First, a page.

Thanet and the First World War
11th November 2018 marks 100 years since the First World War ended. In commemoration, we thought we’d share the Isle of Thanet’s Great War connections and the extraordinary role that the Isle and its people played between 1914 and 1918.
The Armistice Message
The message that the war was to cease at 11am on 11 November 1918 was sent from Dover to the naval base at Ramsgate Harbour at 9.45am that morning. The townspeople were informed by ships’ sirens, fog horns and whistles.
Charles Fretter (1879 – 1964), who became a Birchington resident towards the end of his life, was the first person to receive word from France confirming the end of the hostilities. Between 1916 and 1918 he was stationed at Dover Castle, on wireless communication and signalling duties. As soon as the message came through, he followed the correct protocol by informing his immediate superior and saying nothing to his colleagues!
In June 1914, a Royal Naval Air Station seaplane base, opened at St Mildred’s Bay (formerly Marsh Bay) in Westgate. An airfield on adjacent farmland followed, becoming operational in April 1915. But it was not suitable for night flying and became too dangerous to land there, so a year later, on 29 May 1916, the airfield moved to Manston.
By 1917 Manston airfield had grown to include four underground hangars, its own railway line to Birchington, a power station to generate electricity, barracks for 3,000 men and even an indoor swimming pool. The WWI seaplane lookout can still be seen at St Mildred’s Bay. Discover more about the history of the airfield at the RAF Manston History Museum.
Caring for the Wounded
In October 1914, a telegram to Birchington notified the town that 100 wounded soldiers were on their way, by train, in need of emergency hospital accommodation. This marked the transformation of Quex Park into a Voluntary Aid Detachment (VAD) hospital.
Quex Park VAD Hospital © Quex Park / Powell Cotton Museum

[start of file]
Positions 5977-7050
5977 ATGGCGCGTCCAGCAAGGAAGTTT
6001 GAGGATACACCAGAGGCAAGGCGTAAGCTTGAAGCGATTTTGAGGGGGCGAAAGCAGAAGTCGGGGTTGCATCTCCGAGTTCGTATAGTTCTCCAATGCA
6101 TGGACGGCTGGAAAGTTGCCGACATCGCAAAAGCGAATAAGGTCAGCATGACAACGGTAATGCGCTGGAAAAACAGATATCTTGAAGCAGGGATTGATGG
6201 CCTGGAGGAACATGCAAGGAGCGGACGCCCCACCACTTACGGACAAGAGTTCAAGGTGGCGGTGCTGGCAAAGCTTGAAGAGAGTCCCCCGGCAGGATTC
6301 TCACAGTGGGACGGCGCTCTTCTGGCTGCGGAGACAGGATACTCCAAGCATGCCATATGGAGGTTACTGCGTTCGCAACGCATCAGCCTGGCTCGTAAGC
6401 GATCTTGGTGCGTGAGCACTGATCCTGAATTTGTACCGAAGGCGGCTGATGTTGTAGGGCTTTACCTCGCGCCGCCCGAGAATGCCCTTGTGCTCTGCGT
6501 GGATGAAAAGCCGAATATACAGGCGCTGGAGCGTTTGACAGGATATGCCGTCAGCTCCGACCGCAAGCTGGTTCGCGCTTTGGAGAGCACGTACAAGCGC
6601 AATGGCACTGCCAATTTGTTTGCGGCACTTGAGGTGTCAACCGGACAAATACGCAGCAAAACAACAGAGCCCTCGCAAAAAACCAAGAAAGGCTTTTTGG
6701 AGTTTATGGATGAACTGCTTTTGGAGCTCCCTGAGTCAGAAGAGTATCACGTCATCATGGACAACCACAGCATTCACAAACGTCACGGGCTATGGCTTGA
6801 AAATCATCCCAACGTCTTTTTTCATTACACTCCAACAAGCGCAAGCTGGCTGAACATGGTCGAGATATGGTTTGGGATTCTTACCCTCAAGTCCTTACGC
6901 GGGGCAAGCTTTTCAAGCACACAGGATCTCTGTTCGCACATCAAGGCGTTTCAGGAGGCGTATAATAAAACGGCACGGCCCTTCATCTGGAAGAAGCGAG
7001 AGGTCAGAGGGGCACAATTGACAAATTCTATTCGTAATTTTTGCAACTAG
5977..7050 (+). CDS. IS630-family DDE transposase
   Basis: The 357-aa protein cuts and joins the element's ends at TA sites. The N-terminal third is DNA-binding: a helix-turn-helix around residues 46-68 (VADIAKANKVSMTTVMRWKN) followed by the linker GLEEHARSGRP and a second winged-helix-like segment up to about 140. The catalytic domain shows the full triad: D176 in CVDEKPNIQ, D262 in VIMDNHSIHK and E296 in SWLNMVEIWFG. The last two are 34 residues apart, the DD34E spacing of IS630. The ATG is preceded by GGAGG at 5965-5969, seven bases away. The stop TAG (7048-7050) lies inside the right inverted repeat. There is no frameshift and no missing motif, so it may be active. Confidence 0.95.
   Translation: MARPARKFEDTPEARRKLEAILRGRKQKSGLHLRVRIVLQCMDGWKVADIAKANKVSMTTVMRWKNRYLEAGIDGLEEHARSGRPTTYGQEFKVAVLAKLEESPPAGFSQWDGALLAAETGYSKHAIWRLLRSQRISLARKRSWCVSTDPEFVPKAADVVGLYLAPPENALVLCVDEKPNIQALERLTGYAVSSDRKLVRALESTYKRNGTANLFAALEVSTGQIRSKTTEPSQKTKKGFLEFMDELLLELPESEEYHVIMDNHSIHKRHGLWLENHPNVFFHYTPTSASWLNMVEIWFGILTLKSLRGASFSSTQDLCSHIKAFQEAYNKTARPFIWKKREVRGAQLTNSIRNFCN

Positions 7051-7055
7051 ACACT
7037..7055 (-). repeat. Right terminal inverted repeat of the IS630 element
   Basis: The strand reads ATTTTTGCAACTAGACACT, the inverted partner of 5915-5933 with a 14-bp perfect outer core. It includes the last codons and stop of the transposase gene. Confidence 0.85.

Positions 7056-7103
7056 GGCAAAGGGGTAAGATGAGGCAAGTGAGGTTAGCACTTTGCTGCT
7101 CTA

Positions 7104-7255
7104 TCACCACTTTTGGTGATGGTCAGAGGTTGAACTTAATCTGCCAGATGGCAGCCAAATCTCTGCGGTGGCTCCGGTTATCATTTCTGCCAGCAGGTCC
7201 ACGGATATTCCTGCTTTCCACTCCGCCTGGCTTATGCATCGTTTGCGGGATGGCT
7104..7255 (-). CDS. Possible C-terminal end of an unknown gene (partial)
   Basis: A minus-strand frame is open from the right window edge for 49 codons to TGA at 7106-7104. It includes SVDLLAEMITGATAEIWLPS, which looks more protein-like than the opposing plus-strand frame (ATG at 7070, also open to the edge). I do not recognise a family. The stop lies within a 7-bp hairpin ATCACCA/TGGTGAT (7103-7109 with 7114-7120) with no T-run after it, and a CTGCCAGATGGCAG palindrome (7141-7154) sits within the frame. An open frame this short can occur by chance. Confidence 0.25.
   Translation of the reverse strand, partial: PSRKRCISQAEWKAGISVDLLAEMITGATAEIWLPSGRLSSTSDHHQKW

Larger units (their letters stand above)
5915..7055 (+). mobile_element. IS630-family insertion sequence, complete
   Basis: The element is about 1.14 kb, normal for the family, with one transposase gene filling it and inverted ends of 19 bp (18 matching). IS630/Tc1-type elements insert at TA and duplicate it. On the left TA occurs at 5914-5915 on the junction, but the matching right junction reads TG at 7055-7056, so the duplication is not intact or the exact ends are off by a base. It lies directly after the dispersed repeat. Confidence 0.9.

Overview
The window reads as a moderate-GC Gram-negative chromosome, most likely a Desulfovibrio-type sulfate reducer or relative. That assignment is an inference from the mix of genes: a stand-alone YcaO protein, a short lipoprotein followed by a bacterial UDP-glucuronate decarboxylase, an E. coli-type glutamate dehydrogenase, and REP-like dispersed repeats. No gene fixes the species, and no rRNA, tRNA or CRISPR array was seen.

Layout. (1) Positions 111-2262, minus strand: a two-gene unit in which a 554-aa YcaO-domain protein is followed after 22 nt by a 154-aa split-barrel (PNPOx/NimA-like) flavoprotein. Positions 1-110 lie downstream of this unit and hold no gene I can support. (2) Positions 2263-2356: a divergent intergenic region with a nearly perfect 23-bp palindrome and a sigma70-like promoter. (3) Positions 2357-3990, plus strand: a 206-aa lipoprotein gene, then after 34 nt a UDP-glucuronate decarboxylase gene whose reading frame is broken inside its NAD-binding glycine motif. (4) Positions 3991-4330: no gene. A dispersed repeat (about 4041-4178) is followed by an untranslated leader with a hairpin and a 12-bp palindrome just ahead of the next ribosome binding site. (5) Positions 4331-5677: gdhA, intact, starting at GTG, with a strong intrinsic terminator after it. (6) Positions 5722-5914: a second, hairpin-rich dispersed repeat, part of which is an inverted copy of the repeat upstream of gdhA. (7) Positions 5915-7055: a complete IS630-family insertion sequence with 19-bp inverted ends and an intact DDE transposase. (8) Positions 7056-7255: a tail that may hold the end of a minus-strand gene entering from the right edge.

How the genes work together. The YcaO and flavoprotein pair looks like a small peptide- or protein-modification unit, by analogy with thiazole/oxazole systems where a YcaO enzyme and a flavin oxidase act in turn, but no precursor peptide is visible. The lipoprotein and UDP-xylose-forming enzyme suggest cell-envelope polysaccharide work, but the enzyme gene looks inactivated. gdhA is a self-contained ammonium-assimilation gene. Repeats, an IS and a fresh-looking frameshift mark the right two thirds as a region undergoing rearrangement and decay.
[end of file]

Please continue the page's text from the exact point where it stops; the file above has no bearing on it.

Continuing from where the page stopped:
The first patients were Belgian soldiers, with Major Powell-Cotton’s own domestic staff taking care of cooking and laundry. Quex was one of 80 VAD hospitals in Kent and remained open until January 1919, treating hundreds of patients of varying nationalities. See photographs and artefacts from this extraordinary time in Powell-Cotton Museum’s current exhibition ‘Quex Park VAD Hospital Welkom Vriend’.
Royal Seabathing Hospital, Margate
The Royal Seabathing Hospital, Margate was used to treat the wounded from French and Belgium battlefields.
Yarrow Home in Broadstairs was used as a military hospital during the war. The building is now the Yarrow Hotel based at East Kent College.
“The most bombed seaside town in England”
Ramsgate was the first town in the country to experience a zeppelin raid and was repeatedly hit due to it being on route to London bombings.
On 16 June 1917, a German LZ42 Zeppelin dropped a 650lb bomb that landed on the fish market near the harbour Clock Tower, which the Royal Navy was using as an ammunition store, causing a massive explosion. 700 houses were damaged and 10,000 windows were shattered across the town. By the end of the First World War, the town had been given the unenvious title of ‘most bombed seaside town in England’.
© Ramsgate Town Council Archive
Margate suffered too, and pictures of the damage caused by the downed zeppelins can be seen in Margate Museum’s Great War exhibition.
The Sailor’s Church and Harbour Mission at Ramsgate Harbour
In 1914, a sloping passage was cut from the cellars of the Vicarage of the Holy Trinity Church in Margate, so that the residents could use the Margate Caves, (closed at the time), as an air raid shelter. Trinity Church was subsequently destroyed during the air raids of the Second World War.
3,300 survivors of the First World War are known to have been fed, clothed, sheltered and medically treated at The Sailor’s Church and Harbour Mission at Ramsgate Harbour. Built in 1878 by Canon Eustace Brenan, vicar of the nearby Christ Church, the mission was intended for spiritual guidance and physical help for the men and boys who made up the crews of the sailing smacks who fished out of Ramsgate in the nineteenth century. Like many buildings in Thanet, its original purpose took on new meaning during wartime.
Many women and men in Thanet died during or as a result of the First World War. They are remembered on memorials and in cemeteries across the Isle, such as St Peter’s WWI War Graves, which offers tours, and Margate Cemetery.
There are a number of events and displays happening to mark the 100th anniversary of the end of the First World War across Margate, Broadstairs, Ramsgate and the Villages.
Visiting the Isle? Why not follow one of our Frontline Thanet itineraries.
Do you have a First World War story or commemorative event you’d like to share? Tag us @visitthanet on Twitter, Facebook and Instagram